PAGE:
239 years ago today, the United States had decided that it was time to expel its oppressors by force. All other means had been attempted, it was the last resort. Sometimes, that’s what it takes to get rid of an oppressor. Often, force is the tool of the oppressor. It is used to get an individual, group, or state to carry out the will of the person using it. Oppression by force can also be described as: kidnapping, rape, sexual assault, domestic violence, violence, slavery, forced labor, and many more. These descriptions are not limited by gender. They are not limited by location. Many people reading this may think that slavery doesn’t happen in the Western world anymore. It was abolished 149 years ago in the U.S. and never to return!
But those people would be wrong, grossly wrong. We tend to assume that the moniker “trafficking in persons” is applied solely to women and girls who are used for sexual exploitation. There are 27 million people who are victims of trafficking and who are used for modern day slavery (http://www.cicatelli.org/titlex/downloadable/human%20trafficking%20statistics.pdf). There are 12 cases in the state of Florida alone where people are being brought to justice for slavery (http://ciw-online.org/slavery/). These things are happening under our noses because we cannot see and sometimes we choose not to see.
Oppression is a word that is often used to speak of gender issues. Men oppress women. Women oppress men. People oppress people who are different and weaker. Oppression shouldn’t be discussed in gendered terms for the sole purpose of assuming one’s privilege or demanding they check it. Everyone reading this has privilege. It is nearly impossible to have an internet connection and the time to sit online without being privileged for that. You are also oppressed somehow. Your oppression may not be trafficking. Your oppression may not be because of your gender. Your oppression may not even by a physical or tangible thing. To many American women, oppression comes in the form of a constant barrage of advertisement whose sole purpose to relay that she is not good enough or pretty enough without their products.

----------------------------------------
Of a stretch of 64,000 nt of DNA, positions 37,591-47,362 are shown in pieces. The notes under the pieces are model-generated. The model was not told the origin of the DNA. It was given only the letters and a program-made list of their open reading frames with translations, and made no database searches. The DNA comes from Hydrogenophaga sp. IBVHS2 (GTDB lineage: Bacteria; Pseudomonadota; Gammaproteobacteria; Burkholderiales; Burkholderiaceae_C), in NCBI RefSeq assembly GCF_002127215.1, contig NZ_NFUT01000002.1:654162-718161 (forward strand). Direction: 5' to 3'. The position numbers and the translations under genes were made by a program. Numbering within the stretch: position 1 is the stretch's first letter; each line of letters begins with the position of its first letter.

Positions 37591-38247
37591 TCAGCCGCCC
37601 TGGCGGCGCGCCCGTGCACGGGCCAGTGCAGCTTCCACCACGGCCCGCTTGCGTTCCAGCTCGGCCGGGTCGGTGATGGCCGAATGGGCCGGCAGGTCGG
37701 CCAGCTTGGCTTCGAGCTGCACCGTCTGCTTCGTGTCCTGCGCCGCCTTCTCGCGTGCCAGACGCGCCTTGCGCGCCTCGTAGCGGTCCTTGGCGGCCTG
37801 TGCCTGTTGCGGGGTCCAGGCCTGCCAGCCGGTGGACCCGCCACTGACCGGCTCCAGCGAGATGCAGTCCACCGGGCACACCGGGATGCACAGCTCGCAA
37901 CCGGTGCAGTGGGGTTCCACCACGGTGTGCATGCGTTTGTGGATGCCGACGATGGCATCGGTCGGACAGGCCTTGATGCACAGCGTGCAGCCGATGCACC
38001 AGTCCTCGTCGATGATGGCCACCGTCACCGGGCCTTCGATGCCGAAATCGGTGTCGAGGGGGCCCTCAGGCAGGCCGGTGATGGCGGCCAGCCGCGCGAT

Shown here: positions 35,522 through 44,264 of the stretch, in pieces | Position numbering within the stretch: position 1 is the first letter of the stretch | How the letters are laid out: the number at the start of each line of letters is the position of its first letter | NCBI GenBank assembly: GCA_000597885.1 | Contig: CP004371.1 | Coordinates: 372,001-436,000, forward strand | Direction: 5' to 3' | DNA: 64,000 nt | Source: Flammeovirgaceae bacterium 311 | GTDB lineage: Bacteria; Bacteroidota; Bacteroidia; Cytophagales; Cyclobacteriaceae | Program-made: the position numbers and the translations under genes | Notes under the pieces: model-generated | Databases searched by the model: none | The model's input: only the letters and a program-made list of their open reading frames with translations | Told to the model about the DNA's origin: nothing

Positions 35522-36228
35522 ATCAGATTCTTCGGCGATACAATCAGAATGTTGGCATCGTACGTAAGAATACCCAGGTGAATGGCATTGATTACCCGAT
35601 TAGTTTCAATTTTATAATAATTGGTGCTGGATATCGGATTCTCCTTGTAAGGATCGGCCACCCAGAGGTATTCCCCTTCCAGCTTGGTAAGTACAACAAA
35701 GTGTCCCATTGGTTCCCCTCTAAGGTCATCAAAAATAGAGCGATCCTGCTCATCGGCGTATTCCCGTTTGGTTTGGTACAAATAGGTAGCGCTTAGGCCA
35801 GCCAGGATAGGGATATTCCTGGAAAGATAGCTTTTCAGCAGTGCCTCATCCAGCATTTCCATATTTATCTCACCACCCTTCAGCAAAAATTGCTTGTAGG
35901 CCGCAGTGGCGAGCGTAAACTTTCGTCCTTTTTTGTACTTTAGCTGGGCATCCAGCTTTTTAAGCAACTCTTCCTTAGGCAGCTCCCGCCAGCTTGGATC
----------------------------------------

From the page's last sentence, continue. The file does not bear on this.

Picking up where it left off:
Force is a tool of the oppressor, and anyone can wield it. Men can be raped, beaten, and killed by anyone. Violence against women has many campaigns that are championed by many people. Trafficking in persons is an age old phenomenon that is constantly fought by those who are really aware of it. Force as a tool of the oppressor is happening all around us, every day. It is constantly in the news all around the world. It can only be stopped with help. There are organizations dedicated to stopping t his oppression, and then there are the people who stop it every day. There are the friends and strangers who step in before a woman gets taken away by a would-be rapist. There are neighbors who intervene in domestic violence.
This may not be a gendered issue, and some may believe that it therefore should not have a place in a blog about gender. I chose to discuss oppression, and therefore force this week, because it shouldn’t be a gendered issue and it is often treated as one. If we are going to be fair to all genders, we need to remember that there is more to force and oppression than that which is perpetrated against women. We need to be aware that oppression is a bigger issue than who gets a scholarship or affirmative action.
For a closer look at modern day slavery:
Here are some organizations fighting to end oppression:
There are many more and I try to keep links to them on Pinterest here:
There is more to oppression than force, so join me next week for a look at oppression by coercion.